New Patient Information

Statins: why you shouldn’t stop taking them if they’re prescribed

Under 25 years ago, 58,000 Britons took statins – now it’s 7 million. With so many people having a vested interest in them, it’s hardly surprising the media is always looking for miracle or scare stories to make us sit up.

About 15 years ago, I had a medical rap over the knuckles. Apparently, according to my pharmacy team, I was too free with my prescribing of a group of drugs with ‘limited or no proven clinical value’. The drugs were statins, and the only people I was giving them to were patient who’d already had a heart attack. I had a meeting with my prescribingteam, and explained the evidence as I saw it. I was particularly interested in heartdisease, and had taken a keen interest in new research studies. In my mind, they showed clear evidence that statins, in the right people, would save lives.

Just a couple of years later, a study called the Heart Protection Study (1) came out. It showed that if you’d had a heart attack or stroke, taking a daily statin tablet a day could cut your chance of another heart attack by nearly one in five, and your chance of dying by 12%. Not long afterwards, other studies showed that many people with type 2 diabetes could cut their risk of heart attack or stroke by well over a third by taking a regular statin.

How things change. Today, I could be successfully sued for medical negligence if I didn’t offer every heart attack or stroke patient a statin. Apart from younger women (statins shouldn’t be used in pregnancy) almost all my patients with type 2 diabetes take statins. New guidelines recommend that if you have type 1 diabetes and are over 40, were diagnosed more than 10 years ago or have evidence of kidney damage, you too should be taking statins. And lots of other people take them too.

Anyone could have a heart attack – it’s just a question of how big your risk is. Your doctor or nurse looks at all sorts of factors, including your age, gender, family history, whether you smoke, your blood pressure and cholesterol. All these add up to a 10-year risk of heart attack or stroke. If this risk is higher than 10%, you’ll be offered long termtreatment with a daily statin tablet. The level used to be 20%, and I certainly advocate statins to people with this level of risk. However, I’d much prefer it if people relied on side-effect free healthy living rather than tablets. For instance, if you’re just in the ‘high risk’ category and a statin is recommended, stopping smoking or making other changes to your lifestyle could mean you don’t need statins after all! Supplements like ArterinĀ®, containing red yeast rice, could bring your cholesterol down – but don’t take them with statins.

The side effects of statins

Most people don’t get side effects with statins – but, like every effective medicine, side effects do happen to some people. Estimates on how many people suffer vary wildly – largely because of the placebo (or in this case, the ‘nocebo’ effect – people who are told they might suffer a side effect are much more likely to complain of it).

For instance, in the landmark Heart Protection Study (1), participants were asked about muscle pain every time they were reviewed, and about 6% taking statins complained of muscle pain at any one visit. However, exactly the same number of people in the placebo group (who weren’t taking any active medication but didn’t know that) also complained of muscle pain. A later statin study showed a lower level of muscle ache, but again the same number of people in the statin and placebo group complained of it (2). Other studies have seen levels of 10-20%, but there were no comparable figures for patients taking placebo and no evidence that the statin was the cause (3). I also read with interestingly a recent study involving patients who had shown side effects to twostatins before, who were either given a statin or another lipid lowering drug, including one of the new group of medicines called the PCSK9s. In each group, 20% had side effects and 80% had none (4).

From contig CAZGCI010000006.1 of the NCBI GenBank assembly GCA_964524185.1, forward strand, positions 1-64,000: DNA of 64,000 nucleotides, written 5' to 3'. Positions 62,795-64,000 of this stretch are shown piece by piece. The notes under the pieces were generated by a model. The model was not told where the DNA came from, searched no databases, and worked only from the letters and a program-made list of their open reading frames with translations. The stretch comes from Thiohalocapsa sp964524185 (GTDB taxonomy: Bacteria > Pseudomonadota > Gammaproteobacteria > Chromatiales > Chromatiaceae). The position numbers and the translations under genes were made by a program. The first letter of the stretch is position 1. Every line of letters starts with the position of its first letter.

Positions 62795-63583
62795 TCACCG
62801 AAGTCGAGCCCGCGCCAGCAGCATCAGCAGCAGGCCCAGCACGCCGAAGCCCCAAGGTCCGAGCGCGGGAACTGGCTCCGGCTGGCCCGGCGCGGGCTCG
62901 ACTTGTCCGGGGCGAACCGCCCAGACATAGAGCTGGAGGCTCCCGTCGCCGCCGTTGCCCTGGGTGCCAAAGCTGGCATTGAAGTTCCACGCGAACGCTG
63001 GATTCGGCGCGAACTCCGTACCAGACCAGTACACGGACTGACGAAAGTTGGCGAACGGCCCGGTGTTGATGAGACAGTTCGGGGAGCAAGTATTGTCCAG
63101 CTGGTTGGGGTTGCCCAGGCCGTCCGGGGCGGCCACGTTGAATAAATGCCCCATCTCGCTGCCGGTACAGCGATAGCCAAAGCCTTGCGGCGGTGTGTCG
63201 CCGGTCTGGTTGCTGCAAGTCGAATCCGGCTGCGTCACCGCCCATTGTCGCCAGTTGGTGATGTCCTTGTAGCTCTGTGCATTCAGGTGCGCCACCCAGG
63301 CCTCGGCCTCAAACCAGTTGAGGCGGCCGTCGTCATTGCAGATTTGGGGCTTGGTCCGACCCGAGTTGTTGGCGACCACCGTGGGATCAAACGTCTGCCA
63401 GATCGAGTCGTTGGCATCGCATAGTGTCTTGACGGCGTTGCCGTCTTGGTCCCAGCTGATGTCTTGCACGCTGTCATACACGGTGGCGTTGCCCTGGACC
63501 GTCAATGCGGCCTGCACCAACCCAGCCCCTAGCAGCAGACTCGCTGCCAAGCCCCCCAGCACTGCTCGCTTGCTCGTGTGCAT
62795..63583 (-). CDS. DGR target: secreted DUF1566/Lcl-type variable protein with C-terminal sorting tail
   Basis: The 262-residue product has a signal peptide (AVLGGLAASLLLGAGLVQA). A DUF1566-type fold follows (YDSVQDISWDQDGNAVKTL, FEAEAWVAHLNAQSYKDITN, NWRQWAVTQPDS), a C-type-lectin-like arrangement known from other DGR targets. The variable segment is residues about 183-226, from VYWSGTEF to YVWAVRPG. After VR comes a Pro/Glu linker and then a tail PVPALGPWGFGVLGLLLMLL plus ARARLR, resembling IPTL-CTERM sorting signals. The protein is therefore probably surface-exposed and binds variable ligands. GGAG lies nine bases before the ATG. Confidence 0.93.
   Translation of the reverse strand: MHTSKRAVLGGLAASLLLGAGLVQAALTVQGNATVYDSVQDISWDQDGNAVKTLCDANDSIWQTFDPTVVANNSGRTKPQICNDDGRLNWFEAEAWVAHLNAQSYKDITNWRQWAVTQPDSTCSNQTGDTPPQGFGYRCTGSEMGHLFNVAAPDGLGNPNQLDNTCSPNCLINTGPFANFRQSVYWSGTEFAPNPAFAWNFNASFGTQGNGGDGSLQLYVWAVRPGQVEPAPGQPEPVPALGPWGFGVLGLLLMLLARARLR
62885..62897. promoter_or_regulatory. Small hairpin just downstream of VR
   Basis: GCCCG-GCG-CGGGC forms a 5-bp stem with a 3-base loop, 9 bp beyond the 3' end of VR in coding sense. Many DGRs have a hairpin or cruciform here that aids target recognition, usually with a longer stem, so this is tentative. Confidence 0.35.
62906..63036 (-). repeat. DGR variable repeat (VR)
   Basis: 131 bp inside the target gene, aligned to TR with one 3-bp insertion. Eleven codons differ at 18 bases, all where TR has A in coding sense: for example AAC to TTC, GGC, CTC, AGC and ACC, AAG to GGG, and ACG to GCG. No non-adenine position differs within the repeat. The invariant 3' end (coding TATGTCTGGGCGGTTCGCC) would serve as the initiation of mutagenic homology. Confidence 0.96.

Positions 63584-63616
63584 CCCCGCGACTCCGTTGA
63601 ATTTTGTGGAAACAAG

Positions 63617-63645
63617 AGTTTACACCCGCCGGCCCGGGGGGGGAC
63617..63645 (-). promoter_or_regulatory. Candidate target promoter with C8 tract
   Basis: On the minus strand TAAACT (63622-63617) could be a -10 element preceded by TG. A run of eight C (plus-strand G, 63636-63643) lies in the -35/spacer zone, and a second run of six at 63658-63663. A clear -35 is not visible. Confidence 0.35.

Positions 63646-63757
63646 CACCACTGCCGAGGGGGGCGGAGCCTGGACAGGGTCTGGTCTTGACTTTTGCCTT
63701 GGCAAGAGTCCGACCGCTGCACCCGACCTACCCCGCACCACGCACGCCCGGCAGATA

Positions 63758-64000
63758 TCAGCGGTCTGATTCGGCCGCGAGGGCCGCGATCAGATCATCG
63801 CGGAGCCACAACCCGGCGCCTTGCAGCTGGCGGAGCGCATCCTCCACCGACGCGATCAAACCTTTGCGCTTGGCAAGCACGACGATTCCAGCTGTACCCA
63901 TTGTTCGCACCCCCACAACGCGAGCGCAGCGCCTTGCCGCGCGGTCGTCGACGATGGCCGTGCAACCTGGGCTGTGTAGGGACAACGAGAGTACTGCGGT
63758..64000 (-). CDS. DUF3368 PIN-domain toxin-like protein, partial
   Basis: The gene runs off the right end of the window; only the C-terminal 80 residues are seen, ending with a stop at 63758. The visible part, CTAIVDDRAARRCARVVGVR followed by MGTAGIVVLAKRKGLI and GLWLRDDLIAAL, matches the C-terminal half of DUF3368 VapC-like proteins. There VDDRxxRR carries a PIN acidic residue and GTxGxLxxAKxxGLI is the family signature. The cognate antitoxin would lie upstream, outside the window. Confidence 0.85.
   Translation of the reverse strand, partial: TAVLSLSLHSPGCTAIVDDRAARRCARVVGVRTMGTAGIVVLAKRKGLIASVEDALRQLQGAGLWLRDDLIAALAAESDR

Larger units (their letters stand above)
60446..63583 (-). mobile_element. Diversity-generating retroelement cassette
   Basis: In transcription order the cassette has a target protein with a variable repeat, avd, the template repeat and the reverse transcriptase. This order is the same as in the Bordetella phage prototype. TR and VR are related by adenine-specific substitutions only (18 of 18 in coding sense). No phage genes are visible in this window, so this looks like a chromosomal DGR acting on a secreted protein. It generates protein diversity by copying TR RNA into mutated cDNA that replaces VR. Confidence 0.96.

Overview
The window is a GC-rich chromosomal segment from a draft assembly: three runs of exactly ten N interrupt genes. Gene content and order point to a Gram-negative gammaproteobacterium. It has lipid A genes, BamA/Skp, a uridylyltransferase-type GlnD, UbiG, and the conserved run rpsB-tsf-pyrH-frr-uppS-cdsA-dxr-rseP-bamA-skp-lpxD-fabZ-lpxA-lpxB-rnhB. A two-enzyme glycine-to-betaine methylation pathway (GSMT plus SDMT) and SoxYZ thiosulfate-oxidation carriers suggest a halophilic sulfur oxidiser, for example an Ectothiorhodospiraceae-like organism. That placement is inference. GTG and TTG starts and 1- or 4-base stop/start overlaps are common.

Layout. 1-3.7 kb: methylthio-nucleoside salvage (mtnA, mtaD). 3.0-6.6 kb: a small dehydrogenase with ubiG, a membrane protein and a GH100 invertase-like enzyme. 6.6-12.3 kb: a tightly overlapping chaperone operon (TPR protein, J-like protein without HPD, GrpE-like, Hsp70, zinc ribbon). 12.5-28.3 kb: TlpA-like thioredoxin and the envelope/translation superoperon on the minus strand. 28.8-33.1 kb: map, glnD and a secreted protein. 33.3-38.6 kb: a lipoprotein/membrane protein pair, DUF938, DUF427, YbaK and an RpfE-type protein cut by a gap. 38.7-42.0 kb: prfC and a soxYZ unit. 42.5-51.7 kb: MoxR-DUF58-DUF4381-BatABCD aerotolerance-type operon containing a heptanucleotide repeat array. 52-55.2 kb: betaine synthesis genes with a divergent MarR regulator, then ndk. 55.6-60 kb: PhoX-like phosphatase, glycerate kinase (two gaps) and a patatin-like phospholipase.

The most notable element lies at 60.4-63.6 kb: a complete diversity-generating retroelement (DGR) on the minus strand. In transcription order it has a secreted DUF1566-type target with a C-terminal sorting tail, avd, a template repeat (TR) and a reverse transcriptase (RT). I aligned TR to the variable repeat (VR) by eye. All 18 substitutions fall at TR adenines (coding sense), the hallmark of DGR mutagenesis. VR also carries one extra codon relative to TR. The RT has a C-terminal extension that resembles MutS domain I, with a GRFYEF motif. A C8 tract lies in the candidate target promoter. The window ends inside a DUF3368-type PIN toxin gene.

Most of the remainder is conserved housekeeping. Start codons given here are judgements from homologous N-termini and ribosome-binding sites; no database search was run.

In the short term, the most common side effects include abdominal pain, diarrhoea, feeling sick, headaches and rash. Most of these are mild and settle within weeks. Most people who get muscle aches are mildly affected – very rarely, these can be a sign of a serious problem, so if yours are severe, do see your doctor.

It’s important not to stop your statin if you have minor side effects. The media tells stories of the very rare people who get very severe side effects, including muscle pains and memory problems. But they often don’t put these side effects into perspective – the side effects for many people from NOT taking statins are heart attack and stroke. And while a few people report memory problems on statins, taking them may cut your risk of some forms of dementia.

Even if you are taking a statin, lifestyle changes can greatly improve your chance of avoiding a heart attack. The benefits of keeping your weight down; avoiding smoking; and taking regular exercise (aim toward half an hour of the sort of exercise that makes you mildly out of breath, on five days a week) all add up.

Diet can also make a big difference. A Mediterranean diet – lots of veg and fruit, more fish and olive or rapeseed oil, less red meat and full-fat dairy food – is ideal. While there has been debate about how bad saturated fat is, the balance of evidence suggests that switching to plant-based spreads and leaner meat will benefit your heart. Cutting down on salt can bring blood pressure down, making it less likely that you’ll need a statin. Foods containing plant sterols can cut ‘bad’ cholesterol by up to 10%. Of course you can’t change your gender or (more’s the pity!) your age. But you can certainly change your lifestyle!